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PhD in Engineering - Functional Nanofiber-based Devices


College of Science and Engineering

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Dr R Dahiya , Prof P Skabara No more applications being accepted Competition Funded PhD Project (European/UK Students Only)
Glasgow United Kingdom Bioengineering Biomedical Engineering Chemical Engineering Electrical Engineering Electronic Engineering Manufacturing Engineering Mechatronics Nanotechnology

About the Project

The School of Engineering of the University of Glasgow is seeking a highly motivated graduate to undertake an exciting 3.5-year PhD project entitled  “Functional Nanofiber-based Devices”

The rapidly growing field of wearable systems has opened interesting route for monitoring health remotely through various types of devices that are attached to clothing. The seamless integration of these devices into clothing or e-textile is seen as a way forward to improve the effectiveness of this approach. This project aims to realize smart clothes/patches with functional nanofibers leading to seamlessly integrated electronic devices such as sensors and energy generation. All-nanofiber based generators and sensors integrated with clothing in different sizes and shapes will provide conformal contact with our bodies so that even weaker signals can be detected. These devices will also offer benefits such as lightweight and good air permeability. Specifically, the electrospun conductive nanofibers will be fabricated by optimizing the properties of conductive polymers or composite of polymers with conductive particles (e.g. PEDPT:PSS, PANI or graphene based composites). The all-fibre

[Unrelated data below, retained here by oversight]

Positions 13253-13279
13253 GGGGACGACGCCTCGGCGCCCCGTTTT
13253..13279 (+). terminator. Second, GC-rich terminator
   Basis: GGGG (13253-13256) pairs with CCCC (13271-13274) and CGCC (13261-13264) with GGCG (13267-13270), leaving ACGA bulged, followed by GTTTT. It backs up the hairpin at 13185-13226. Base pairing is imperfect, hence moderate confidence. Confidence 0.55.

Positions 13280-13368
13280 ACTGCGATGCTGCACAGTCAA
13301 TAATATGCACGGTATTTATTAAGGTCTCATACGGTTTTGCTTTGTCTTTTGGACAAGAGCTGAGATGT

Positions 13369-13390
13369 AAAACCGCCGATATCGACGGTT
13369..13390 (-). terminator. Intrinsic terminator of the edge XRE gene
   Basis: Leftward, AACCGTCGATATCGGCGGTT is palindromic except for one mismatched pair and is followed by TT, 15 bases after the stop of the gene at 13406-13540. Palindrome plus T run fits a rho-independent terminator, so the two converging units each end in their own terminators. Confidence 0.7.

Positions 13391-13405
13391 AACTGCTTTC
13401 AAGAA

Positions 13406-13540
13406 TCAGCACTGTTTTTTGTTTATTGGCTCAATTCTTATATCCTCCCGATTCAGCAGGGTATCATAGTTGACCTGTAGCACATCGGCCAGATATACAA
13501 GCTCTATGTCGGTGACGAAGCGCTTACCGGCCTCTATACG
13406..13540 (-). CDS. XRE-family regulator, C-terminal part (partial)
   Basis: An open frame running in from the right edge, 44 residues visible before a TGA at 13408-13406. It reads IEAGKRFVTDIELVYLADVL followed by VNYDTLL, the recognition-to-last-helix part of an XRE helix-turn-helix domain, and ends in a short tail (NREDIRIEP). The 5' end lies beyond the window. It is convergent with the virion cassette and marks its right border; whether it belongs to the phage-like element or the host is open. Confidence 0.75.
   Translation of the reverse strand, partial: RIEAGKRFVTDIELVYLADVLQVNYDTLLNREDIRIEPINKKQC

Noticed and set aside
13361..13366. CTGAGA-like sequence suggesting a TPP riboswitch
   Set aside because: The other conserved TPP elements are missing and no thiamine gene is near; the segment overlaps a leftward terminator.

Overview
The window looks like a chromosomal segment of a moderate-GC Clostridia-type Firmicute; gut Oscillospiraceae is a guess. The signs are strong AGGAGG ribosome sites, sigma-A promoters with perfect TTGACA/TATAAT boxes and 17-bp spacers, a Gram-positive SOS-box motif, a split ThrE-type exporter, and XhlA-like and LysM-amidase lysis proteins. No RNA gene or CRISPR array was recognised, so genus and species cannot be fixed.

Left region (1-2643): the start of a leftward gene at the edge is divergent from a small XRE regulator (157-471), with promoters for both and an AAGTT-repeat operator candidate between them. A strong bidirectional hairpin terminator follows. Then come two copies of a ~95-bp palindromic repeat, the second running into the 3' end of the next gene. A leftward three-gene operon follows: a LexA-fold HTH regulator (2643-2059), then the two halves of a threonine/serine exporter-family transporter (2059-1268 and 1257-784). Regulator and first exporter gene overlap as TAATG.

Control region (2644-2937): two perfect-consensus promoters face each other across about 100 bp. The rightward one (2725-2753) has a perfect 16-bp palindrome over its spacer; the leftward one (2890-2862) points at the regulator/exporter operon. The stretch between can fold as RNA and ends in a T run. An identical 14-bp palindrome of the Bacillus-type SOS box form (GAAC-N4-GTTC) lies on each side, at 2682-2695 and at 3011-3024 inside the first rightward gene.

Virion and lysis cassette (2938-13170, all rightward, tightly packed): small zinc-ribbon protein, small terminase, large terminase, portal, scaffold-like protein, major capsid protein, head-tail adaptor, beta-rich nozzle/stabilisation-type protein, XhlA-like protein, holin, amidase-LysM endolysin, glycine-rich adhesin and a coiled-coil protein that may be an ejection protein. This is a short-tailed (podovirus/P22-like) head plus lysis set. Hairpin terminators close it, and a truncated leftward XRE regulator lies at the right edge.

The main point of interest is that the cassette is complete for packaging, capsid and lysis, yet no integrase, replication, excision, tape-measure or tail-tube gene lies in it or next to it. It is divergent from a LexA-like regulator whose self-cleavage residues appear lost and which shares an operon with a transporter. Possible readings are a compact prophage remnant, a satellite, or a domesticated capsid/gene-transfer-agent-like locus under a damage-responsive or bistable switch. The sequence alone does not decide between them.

devices (e.g. nanogenerator, dynamic pressure sensor) will be fabricated by electrospinning of piezo/triboelectric fibres (e.g. PVDF, PLLA polymers) and conductive nanofibers. The polymer solution properties (e.g. viscosity, composite ratio and conductivity) and electrospinning parameters (e.g.Voltage, flow rate and collector distance) on the morphology and performance of electrospun fibers will be optimized to achieve devices with useful performance. The output voltage and current density of the device under external force will be investigated. The potential use of the fabricated device into a smart cloth to harvest the energy from human motion, monitor some vital health paremeters, and wound healing etc. will be explored.

Eligibility: Min 2.1 undergraduate degree in engineering, physics, materials, chemistry etc. or a cognate discipline.


Funding Notes

The studentship is supported by EPSRC, and it will cover home tuition fees and provide a stipend at the UKRI rate for 3.5 years (£15,285 for session 2020/21).


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